Henry Allingham may have been one of the UK’s most famous ex-servicemen by the time of his passing aged 113 in 2009, but a new display at the Fleet Air Arm Museum shows how, like many of his comrades, the World War I veteran was keen to put his wartime experiences behind him.
© Fleet Air Arm Museum
The Museum, near Yeovil in Somerset, is putting Allingham’s First World War service medals on display after they were recovered from the bottom of his old toolbox by his grandsons while they were clearing out his Brighton house.
Still tarnished and aged after years beneath the grease, spanners and screwdrivers, the WWI Victory Medal and British War Medal now form part of an exhibition celebrating 100 years of the Royal Naval Air Service of which Allingham was the last and oldest surviving member.
“The medals had been lying in the bottom of Henry’s tool box for a very long time,” says Museum Director Graham Mottram. “They are battered and dirty and without their ribbons.
“We have taken the unusual decision to leave them in the condition in which they were found. Their condition and the fact that they were found in his tool box are a poignant reminder that veterans from the Great War were not triumphalist; instead they just wanted to forget about it. We are honoured to have such a pertinent reminder of this important gentleman”.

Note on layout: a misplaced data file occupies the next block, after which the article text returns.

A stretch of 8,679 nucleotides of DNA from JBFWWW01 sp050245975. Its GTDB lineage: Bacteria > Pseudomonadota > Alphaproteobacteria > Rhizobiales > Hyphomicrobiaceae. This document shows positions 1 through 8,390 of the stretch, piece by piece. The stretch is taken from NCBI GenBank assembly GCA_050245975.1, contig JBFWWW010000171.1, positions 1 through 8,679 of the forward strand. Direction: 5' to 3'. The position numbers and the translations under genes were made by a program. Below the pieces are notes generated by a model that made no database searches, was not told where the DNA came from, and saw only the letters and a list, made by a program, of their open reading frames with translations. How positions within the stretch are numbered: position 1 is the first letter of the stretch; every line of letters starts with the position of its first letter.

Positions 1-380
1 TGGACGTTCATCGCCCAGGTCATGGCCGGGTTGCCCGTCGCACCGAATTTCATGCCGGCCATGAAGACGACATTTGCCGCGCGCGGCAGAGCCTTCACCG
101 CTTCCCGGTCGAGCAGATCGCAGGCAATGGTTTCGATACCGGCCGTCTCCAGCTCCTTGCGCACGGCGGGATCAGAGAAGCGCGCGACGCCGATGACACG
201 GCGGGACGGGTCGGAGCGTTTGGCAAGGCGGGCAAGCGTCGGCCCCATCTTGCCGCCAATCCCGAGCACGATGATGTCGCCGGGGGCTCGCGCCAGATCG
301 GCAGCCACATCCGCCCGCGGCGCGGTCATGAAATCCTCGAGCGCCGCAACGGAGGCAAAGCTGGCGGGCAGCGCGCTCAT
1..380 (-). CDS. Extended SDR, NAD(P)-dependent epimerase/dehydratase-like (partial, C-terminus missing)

Like so many of his generation, Allingham, who was the last survivor of the Battle of Jutland, had been reluctant to discuss the events of WWI and his role in it. It was only in his later years, when he felt an increasing sense of responsibility, that he became an ambassador for his generation.
© Fleet Air Arm Museum
It was thought the medals were misplaced over 60 years ago during World War Two and, after it emerged that the veteran had borrowed a pair of medals for an official function, the Ministry of Defence stepped in and presented him with replacements at a ceremony held in Eastbourne in February 2005.
As well as the two original service medals, Allingham’s American grandsons, the Gray brothers, have given the Fleet Air Arm Museum his French Légion d'Honneur.
They join an exhibition, which includes a replica aircraft, celebrating the early pioneers of the service that Allingham was part of and that later became the Fleet Air Arm.
Henry Allingham was interviewed by the naval airforce's museum in 2006. Excerpts of the interview are on the Museum’s website (follow the link below) and his medals and his silver WWI identity bracelet, bearing the inscription “R N A S. Henry W Allingham. AM1 CoE” (Royal Naval Air Service. Henry W Allingham. Air Mechanic 1st Class. Church of England) are now on public display.
The exhibition, Early Pioneers of the Royal Naval Air Service, will open at the Fleet Air Arm Museum on June 27 2011.